lorna patajo-kapunan1To post or not to post—this is a question most of us ask ourselves every day, be it on Facebook, Twitter, Instagram, or on any other social-media sites or apps.

At present, social media has been the most powerful tool for communication and has revolutionized the way we interact and connect with others. The developments in the realm of social media are so fast-paced that a single post by anyone may become “viral” and “trending” in just a heartbeat.

With this in mind, one may wonder, does he or she enjoy any informational right to privacy as regards all of his or her activities in social media considering that his or her page should be considered as his or her own private territory in cyberspace?

To answer said question, let me start by defining first what informational privacy is. According to the words of the esteemed Chief Justice Reynato S. Puno, the right to informational privacy is simply defined as “the right of individuals to control information about themselves.”

In this regard, the landmark case of Vivares v. St. Theresa’s College (G.R. No. 202666, September 29, 2014, 737 SCRA 92), exhaustively discussed a person’s informational privacy rights in social media. There, the Supreme Court (SC)  held that “[i]n this [social networking] environment, privacy is no longer grounded in reasonable expectations, but rather in some theoretical protocol better known as wishful thinking.” In other words, once a person joins the social-media community, he or she should not expect to enjoy some sense of privacy in all of his or her dealings online, since social-media profiles are, by default, viewable by the public.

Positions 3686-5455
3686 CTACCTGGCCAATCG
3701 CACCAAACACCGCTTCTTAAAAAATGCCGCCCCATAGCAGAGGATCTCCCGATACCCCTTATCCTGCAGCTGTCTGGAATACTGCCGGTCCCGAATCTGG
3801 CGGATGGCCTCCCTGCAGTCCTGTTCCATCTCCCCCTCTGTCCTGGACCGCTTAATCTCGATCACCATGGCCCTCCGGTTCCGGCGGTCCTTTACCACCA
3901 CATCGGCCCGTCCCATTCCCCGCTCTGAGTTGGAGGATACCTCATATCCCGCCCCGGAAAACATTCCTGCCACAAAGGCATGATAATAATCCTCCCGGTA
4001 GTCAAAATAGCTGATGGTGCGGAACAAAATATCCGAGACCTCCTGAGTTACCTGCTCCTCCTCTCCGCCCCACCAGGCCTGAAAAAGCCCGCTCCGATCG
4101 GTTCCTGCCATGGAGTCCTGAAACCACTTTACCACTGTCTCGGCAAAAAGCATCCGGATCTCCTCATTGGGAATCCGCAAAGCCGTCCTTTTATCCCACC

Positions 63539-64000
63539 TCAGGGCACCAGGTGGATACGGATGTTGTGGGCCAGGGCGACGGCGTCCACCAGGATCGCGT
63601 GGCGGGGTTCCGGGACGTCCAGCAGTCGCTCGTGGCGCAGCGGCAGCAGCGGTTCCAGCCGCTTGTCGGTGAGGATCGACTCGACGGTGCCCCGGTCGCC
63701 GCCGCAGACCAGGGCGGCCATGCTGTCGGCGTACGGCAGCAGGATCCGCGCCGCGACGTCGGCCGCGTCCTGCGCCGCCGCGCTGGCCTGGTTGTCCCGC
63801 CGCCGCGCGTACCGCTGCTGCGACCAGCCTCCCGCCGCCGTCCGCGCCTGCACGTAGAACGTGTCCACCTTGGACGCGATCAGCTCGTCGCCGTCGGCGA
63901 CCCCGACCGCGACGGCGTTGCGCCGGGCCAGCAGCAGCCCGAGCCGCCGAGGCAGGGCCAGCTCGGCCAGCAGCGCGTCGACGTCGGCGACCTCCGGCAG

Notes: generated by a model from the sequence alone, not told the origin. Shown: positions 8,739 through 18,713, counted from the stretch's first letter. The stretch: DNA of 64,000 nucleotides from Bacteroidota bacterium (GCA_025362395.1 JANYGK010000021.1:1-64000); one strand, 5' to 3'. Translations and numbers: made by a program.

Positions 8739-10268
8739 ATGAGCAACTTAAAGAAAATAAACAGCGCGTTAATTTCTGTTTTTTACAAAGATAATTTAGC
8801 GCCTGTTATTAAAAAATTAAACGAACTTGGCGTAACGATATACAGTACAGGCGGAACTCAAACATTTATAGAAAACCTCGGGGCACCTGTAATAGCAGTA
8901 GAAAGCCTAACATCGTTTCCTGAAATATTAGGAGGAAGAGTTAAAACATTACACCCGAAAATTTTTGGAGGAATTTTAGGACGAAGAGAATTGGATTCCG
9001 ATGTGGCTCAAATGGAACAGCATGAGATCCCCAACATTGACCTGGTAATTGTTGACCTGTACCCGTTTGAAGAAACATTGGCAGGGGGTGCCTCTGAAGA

Nonetheless, despite the foregoing, one need not worry of his or her privacy in cyberspace since social-media sites and/or apps have already provided measures to protect a user’s informational privacy through a privacy setting.

However, one must still exercise caution in his or her posts even if the privacy setting is set to be viewable by “connected friends or followers only.” As what was explained by the SC in the aforementioned case, there is no guarantee that such kind of posts can never be viewed or accessed by a stranger, since the source material’s friends or followers can still share the same to total strangers, or even tag others in said posts. Obviously, you will never know when your posts will be shared or tagged by your connected friends or followers as you have no control over their actions.

Accordingly, it is every person’s cyber responsibility to be aware and conscious of all of his or her
activities online.

Thus, before one can expect any informational privacy, he or she should always be mindful of making the necessary changes in the privacy setting before posting something on social media should they choose to keep such post private, especially those which have sensitive contents. Should you fail to do so, you might be the next trending topic on social media.


For comments, you may e-mail me at lpkapunan@kapunanlaw.com.



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